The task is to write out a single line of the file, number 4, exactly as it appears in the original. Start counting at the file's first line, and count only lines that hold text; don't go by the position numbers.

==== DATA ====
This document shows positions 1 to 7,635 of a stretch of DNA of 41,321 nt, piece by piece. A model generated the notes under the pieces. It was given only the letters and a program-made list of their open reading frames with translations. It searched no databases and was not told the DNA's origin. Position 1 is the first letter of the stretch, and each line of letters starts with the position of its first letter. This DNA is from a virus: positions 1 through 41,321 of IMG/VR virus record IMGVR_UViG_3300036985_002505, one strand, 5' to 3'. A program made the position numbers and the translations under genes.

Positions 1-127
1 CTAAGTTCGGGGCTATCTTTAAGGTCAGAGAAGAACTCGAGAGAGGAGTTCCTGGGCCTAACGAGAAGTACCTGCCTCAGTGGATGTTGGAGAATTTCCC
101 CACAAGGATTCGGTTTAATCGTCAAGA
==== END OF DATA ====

101 CACAAGGATTCGGTTTAATCGTCAAGA